The setting is a colony world, with intense volcanic activity and enormous lava pressures outside... magma flooding the underground city is a real threat, with magma-proof-doors between different sections of the city.

The plot: the book opens with the central character in some kind of coffin-sized burrowing machine, making its way through kilometres of solid rock in search of something. This job is some kind of punishment.
Later they find an old spaceship entombed in the solidified lava, and a hand-held particle weapon.

The colony world may be named "Fury"? And there is another much nicer colony world later in the book, perhaps named "Haven"?

There is a central library on Fury, which is being edited by the bad guys to obscure the true history of the colony.

Towards the end of the book we find out that a televangelist controls the lovely green world of Haven, is arranging the deletions from the Library, and arranged for his colony ship to land on Haven while all the other ships were sent to Fury. He also arranged a virus which presumably killed all humans on Earth, shortly after the colony ships departed.

The author is male, possibly English, as I remember reading another of his books which was set in England.

  • 1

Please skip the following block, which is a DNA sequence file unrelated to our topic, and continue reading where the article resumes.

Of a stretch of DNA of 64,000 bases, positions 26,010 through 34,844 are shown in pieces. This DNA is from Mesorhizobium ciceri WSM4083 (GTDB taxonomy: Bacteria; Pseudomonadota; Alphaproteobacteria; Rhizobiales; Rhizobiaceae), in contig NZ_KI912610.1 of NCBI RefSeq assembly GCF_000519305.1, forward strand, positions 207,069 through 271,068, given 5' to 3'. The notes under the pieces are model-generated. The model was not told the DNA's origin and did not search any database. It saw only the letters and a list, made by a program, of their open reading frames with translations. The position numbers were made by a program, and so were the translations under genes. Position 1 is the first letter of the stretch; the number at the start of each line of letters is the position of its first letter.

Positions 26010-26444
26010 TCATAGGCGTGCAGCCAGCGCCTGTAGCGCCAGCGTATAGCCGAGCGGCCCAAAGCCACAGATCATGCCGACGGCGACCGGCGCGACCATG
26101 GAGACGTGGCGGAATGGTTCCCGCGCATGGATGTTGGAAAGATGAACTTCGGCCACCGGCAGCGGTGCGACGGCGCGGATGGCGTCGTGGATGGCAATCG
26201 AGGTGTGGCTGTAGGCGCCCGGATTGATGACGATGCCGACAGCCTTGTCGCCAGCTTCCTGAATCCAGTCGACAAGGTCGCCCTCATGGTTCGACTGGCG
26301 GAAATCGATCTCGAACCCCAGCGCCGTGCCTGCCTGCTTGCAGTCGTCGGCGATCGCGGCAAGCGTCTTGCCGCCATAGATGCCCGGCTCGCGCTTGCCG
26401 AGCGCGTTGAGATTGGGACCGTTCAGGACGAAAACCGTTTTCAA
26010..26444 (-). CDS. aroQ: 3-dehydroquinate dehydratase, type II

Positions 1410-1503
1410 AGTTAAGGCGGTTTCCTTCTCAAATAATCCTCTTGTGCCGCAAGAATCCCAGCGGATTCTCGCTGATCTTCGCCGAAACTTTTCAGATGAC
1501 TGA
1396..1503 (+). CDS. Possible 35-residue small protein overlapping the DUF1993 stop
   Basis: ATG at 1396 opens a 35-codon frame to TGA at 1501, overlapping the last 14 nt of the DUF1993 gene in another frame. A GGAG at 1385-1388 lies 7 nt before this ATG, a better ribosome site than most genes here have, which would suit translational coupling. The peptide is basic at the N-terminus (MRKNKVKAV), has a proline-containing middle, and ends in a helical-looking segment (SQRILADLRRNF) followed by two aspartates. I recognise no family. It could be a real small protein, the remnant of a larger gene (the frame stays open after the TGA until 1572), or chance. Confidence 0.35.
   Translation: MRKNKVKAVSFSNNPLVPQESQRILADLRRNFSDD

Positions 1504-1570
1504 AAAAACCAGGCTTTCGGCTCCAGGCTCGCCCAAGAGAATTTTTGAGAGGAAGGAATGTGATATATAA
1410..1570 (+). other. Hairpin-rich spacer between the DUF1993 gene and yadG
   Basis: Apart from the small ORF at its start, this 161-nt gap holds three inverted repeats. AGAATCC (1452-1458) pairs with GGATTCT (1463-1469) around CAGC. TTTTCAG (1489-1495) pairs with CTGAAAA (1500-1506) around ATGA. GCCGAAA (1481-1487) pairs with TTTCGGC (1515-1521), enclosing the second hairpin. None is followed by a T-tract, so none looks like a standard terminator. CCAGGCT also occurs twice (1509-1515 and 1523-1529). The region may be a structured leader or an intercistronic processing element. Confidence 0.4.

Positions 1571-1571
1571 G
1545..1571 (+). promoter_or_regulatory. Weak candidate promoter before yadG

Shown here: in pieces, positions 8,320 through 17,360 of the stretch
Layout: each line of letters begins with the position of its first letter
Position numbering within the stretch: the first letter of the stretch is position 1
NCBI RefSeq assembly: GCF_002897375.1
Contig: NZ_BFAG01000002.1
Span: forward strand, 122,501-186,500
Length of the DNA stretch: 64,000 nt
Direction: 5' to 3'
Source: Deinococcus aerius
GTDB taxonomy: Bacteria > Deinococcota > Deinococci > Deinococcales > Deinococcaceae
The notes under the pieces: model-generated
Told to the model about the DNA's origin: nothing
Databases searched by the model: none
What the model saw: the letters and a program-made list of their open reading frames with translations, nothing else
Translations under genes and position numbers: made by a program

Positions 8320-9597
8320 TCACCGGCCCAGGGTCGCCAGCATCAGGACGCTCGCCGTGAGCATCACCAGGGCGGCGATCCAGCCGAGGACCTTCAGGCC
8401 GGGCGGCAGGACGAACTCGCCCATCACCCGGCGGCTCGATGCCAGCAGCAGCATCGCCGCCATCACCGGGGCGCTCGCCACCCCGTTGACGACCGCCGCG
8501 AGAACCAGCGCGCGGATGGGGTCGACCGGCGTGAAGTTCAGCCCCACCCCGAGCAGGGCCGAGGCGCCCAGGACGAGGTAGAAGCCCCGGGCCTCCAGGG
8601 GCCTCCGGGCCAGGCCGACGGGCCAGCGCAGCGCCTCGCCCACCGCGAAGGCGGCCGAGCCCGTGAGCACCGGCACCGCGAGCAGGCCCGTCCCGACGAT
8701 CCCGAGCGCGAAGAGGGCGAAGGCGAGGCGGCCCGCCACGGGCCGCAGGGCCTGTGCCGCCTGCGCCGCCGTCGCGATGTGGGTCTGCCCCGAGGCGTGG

I've read this but cannot retrieve the memory. If I recall correctly the spaceship in the lava contains a body who turns out to be one of the original settlers, and isn't there a journal or something similar in the ship that contains incriminating evidence. Commented May 30, 2018 at 11:07
  • Yes that's right! Well, if you ever remember, even a couple of years in the future, do pop in and give the answer. Commented May 30, 2018 at 21:50
  • 1
    I think this is the same book I am looking for! scifi.stackexchange.com/questions/194742/…
    – user22478
    Commented Sep 14, 2018 at 2:32

1 Answer 1


As per my answer to my own question, I think this is the novel "Icarus" by Roger Levy. The colony worlds are called "Haven" and "Haze" and part of the story features tunneling and also features a televangelist character.

This description from Publisher's Weekly:

Initially, this impressive novel by British SF rising star Levy will fascinate but also puzzle readers. The characters are immediately intriguing, the writing vivid and tight, but how do the sections of action fit together? What does dangerous tunneling beneath the inhospitable surface of far-off planet Haven have to do with the way brutal lords control villages on the forest world Haze? And what could these distant civilizations have to do with a near-future televangelist exploiting human weakness on Earth? However, as scene follows melancholic scene, some containing disturbing violence committed on or by children, cross references begin to show that the parts are somehow related. Even as connections are revealed, it’s never safe to relax into easy assumptions about the relationships among Levy’s believably flawed, sometimes monstrous but sometimes hopeful characters as they explore the pain of alienation and the improbable miracle of isolated people coming together.

Your Answer

By clicking “Post Your Answer”, you agree to our terms of service and acknowledge you have read our privacy policy.

Not the answer you're looking for? Browse other questions tagged or ask your own question.